As you may have read, reported with varying cadences of hysteria, Java 9 stands to bring a series of changes to the platform. These  potentially breaking changes will focus around Java tooling and internal APIs, and whilst there is largely no need for alarm, it’s a good idea to get to know and prepare for the adjustments you’ll be needing to make before it officially goes GA.

Notably this month, the proposed excision of .Unasafe in particular has aroused a good deal of angst from some quarters, with Prashant Deva labelling Oracle’s plan to either remove or at least  hide by default sun.misc.Unsafe “an absolute disaster in the making” and, something that could potentially “completely destroy the entire ecosystem around Java.”

Deva’s claims are grounded in the basis that a high number of key Java  tools, infrastructure software and high performance libraries are – in spite of the warnings – layered over Unsafe. It might be a little premature to sound the OMG DOOM klaxon at this stage however. For one, Java’s architects are more than aware of the reliance on .Unsafe in the ecosystem, whether they approve or not, and are not going to simply yank the rug out from under these projects.

Whilst there’s a good chance that Java will live to see many more updates post .Unafe removal, this panic does emphasize the need for developers to tinker with upcoming features and road test ahead of general release. Moreover, the whole point of these advance warnings is to ensure that devs have plenty of time to plan and navigate around shifts in the platform terrain.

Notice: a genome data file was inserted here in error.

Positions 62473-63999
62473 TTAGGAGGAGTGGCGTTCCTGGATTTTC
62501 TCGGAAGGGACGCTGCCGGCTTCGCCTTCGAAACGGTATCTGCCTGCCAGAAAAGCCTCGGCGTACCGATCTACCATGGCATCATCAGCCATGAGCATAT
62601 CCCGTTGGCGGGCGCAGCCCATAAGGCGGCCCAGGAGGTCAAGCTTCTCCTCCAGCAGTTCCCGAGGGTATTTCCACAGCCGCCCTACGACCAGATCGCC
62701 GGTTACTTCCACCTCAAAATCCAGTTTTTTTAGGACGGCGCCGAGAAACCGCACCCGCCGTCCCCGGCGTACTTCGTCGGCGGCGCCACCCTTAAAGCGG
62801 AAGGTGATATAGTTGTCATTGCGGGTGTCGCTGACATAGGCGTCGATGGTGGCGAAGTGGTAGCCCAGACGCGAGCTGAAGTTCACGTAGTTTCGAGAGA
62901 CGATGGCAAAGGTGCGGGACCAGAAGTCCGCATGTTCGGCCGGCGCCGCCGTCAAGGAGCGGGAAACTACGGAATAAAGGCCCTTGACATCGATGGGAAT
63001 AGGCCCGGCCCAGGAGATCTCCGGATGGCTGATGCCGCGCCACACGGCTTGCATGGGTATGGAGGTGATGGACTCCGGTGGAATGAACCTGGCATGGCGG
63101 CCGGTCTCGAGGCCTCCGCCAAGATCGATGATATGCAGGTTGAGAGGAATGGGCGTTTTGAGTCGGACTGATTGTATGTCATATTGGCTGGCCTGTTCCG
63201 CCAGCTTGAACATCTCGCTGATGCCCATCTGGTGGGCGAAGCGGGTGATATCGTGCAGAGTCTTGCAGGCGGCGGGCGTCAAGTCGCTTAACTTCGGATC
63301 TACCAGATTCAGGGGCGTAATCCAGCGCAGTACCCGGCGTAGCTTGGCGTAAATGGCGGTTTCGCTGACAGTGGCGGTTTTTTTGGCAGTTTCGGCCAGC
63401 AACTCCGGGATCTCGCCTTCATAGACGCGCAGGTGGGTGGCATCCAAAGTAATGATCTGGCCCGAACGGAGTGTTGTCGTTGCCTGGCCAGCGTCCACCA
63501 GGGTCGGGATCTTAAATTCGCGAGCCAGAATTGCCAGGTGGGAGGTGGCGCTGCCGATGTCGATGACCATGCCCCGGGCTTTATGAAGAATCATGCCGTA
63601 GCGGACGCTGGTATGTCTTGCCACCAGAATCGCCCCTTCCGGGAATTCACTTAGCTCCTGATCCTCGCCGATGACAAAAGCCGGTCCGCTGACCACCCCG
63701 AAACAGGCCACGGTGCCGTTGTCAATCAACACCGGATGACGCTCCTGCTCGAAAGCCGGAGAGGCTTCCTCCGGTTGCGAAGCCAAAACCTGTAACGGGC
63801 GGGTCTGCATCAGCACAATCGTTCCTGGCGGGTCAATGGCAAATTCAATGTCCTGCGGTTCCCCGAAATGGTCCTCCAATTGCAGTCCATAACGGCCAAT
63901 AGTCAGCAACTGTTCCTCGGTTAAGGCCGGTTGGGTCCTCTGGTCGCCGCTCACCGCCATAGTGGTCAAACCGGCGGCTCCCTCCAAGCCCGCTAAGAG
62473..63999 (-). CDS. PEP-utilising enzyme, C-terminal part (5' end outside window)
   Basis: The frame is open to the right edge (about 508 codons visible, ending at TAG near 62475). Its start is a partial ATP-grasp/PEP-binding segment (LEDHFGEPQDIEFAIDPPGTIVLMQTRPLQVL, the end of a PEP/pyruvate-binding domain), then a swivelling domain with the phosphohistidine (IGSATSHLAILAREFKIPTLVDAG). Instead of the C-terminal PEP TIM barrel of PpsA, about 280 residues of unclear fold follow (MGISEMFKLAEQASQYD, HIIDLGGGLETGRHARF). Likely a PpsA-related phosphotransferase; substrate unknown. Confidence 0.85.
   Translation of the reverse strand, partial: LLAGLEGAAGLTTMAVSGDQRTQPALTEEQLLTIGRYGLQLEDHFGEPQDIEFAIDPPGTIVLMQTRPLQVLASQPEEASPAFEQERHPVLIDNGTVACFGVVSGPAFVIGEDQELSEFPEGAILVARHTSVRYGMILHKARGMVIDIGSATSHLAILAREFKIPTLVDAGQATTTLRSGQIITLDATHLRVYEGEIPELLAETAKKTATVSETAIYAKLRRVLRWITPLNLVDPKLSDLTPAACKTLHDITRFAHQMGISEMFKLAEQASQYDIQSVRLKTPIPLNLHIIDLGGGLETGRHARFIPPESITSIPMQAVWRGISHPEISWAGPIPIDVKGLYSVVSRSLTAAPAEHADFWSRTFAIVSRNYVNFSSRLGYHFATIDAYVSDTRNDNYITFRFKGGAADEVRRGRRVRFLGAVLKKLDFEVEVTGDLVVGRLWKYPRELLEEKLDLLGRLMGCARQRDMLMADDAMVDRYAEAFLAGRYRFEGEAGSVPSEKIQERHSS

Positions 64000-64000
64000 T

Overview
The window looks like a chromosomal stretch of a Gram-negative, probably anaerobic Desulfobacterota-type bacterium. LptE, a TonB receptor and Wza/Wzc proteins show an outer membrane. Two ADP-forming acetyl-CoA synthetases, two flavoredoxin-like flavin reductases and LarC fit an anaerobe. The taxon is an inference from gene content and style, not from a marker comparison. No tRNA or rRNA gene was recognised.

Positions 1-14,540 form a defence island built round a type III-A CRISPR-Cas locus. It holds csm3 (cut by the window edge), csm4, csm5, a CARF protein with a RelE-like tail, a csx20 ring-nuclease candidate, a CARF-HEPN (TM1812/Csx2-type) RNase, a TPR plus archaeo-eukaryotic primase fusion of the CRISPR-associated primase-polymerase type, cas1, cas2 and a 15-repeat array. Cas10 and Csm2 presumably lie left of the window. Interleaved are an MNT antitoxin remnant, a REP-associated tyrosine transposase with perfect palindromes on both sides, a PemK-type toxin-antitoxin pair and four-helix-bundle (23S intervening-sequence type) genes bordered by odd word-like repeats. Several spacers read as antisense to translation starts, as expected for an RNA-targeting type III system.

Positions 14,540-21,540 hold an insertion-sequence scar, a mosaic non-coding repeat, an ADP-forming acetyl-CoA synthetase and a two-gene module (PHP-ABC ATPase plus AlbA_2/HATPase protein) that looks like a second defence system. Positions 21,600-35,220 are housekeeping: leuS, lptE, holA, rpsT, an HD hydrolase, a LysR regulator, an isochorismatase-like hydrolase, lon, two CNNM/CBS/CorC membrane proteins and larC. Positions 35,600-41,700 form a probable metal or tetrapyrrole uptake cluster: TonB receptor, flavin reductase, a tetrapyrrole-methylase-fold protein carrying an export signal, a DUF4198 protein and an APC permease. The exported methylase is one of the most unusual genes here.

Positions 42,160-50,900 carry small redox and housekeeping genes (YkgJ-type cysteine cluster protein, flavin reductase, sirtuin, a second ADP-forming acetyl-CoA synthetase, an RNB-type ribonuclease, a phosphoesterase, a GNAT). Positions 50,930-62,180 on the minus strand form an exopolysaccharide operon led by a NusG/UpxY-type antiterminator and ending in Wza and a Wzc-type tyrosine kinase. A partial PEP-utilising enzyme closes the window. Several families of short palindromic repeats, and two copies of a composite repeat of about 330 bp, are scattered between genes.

In this spirit of forward planning, Oracle have just released a sneak peek of JShell and Read-Eval-Print Loop (REPL) coming in Java 9. With REPL, tipped by Java Language Architect Brian Goetz the real “sleeper” feature of the next big release, you can evaluate code snippets such as declarations, statements, expressions. Developers can test your code as they write it  rather than waiting until the end of the project.

According to Oracle, schools are adopting languages that have REPL functionality “because it lowers the initial learning curve of programming. The interactive REPL tool gives rapid evaluation of code to young developers.” They’ve also put together a short video where Jim Connors gives a short demo of how you can now experiment with the tool as part of the latest Java 9 build. Check it out below: